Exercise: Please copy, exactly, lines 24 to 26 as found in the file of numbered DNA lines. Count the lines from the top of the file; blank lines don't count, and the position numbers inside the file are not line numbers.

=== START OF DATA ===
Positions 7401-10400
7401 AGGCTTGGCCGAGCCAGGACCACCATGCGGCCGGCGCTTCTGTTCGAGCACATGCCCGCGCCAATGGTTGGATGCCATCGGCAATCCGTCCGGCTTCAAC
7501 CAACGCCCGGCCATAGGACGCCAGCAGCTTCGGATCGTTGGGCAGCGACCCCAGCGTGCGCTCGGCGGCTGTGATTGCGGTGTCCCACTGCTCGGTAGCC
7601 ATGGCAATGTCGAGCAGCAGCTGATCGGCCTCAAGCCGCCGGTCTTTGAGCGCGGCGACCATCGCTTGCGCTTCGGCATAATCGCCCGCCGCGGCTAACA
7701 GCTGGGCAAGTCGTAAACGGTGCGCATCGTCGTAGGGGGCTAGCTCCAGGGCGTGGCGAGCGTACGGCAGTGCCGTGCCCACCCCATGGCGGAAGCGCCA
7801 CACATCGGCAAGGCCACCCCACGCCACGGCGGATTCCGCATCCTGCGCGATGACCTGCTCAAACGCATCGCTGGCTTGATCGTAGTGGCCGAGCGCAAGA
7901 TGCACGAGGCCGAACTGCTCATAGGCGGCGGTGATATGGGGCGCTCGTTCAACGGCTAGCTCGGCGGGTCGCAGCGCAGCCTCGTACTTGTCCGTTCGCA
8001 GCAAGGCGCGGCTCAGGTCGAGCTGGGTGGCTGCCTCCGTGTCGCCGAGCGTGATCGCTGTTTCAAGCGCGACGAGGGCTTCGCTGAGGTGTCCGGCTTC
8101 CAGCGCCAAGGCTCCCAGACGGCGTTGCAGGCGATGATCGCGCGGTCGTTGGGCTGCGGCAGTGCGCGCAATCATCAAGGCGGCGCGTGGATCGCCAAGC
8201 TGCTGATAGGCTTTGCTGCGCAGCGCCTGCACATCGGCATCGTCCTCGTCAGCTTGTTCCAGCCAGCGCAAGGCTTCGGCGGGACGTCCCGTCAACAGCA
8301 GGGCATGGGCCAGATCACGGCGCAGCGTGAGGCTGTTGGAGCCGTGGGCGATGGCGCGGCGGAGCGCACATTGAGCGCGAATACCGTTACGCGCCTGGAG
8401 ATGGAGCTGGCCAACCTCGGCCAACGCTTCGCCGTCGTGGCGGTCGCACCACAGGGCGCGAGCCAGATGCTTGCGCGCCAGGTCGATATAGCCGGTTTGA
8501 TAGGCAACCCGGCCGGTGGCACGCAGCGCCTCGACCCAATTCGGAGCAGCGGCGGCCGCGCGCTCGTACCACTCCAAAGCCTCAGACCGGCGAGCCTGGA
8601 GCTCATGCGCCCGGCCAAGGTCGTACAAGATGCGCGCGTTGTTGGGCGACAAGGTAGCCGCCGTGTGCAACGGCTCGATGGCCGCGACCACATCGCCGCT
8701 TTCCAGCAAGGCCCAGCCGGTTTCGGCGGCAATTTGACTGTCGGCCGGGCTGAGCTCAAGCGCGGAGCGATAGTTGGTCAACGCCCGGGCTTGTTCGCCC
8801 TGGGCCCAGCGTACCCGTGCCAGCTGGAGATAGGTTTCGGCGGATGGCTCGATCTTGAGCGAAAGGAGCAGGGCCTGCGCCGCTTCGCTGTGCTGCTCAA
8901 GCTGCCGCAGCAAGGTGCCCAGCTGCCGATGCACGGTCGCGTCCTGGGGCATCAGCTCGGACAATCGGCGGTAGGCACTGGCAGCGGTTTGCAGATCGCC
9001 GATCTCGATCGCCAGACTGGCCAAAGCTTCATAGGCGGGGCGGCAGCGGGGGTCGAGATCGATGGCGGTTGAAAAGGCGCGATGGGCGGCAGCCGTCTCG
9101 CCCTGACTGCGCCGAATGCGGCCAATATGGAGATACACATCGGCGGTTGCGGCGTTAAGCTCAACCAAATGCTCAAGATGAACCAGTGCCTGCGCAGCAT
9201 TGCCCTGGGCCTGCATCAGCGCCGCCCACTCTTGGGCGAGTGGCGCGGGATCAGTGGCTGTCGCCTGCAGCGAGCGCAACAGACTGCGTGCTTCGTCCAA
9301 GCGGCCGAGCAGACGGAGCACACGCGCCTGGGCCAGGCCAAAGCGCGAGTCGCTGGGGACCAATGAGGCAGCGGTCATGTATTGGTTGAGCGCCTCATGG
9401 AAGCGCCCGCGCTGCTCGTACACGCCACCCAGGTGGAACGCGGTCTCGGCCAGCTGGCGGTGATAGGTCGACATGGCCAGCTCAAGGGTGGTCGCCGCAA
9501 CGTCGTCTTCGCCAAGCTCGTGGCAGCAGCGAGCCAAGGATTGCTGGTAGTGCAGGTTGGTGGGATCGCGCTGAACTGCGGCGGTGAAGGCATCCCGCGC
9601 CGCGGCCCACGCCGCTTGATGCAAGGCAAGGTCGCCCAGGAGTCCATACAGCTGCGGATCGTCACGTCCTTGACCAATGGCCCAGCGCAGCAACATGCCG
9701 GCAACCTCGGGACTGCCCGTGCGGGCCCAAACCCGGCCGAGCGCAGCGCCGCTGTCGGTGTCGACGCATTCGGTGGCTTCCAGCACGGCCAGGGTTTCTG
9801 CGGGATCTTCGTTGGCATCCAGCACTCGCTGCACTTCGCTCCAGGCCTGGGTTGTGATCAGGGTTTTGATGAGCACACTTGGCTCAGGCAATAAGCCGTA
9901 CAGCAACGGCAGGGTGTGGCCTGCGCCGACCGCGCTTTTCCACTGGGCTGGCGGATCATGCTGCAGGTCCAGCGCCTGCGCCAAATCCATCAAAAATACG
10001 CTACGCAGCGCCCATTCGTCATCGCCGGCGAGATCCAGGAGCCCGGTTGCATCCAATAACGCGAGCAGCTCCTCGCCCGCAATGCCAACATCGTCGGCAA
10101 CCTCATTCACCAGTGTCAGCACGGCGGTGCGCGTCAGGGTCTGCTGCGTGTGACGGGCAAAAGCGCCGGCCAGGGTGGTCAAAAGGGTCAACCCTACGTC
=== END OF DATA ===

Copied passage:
9601 CGCGGCCCACGCCGCTTGATGCAAGGCAAGGTCGCCCAGGAGTCCATACAGCTGCGGATCGTCACGTCCTTGACCAATGGCCCAGCGCAGCAACATGCCG
9701 GCAACCTCGGGACTGCCCGTGCGGGCCCAAACCCGGCCGAGCGCAGCGCCGCTGTCGGTGTCGACGCATTCGGTGGCTTCCAGCACGGCCAGGGTTTCTG
9801 CGGGATCTTCGTTGGCATCCAGCACTCGCTGCACTTCGCTCCAGGCCTGGGTTGTGATCAGGGTTTTGATGAGCACACTTGGCTCAGGCAATAAGCCGTA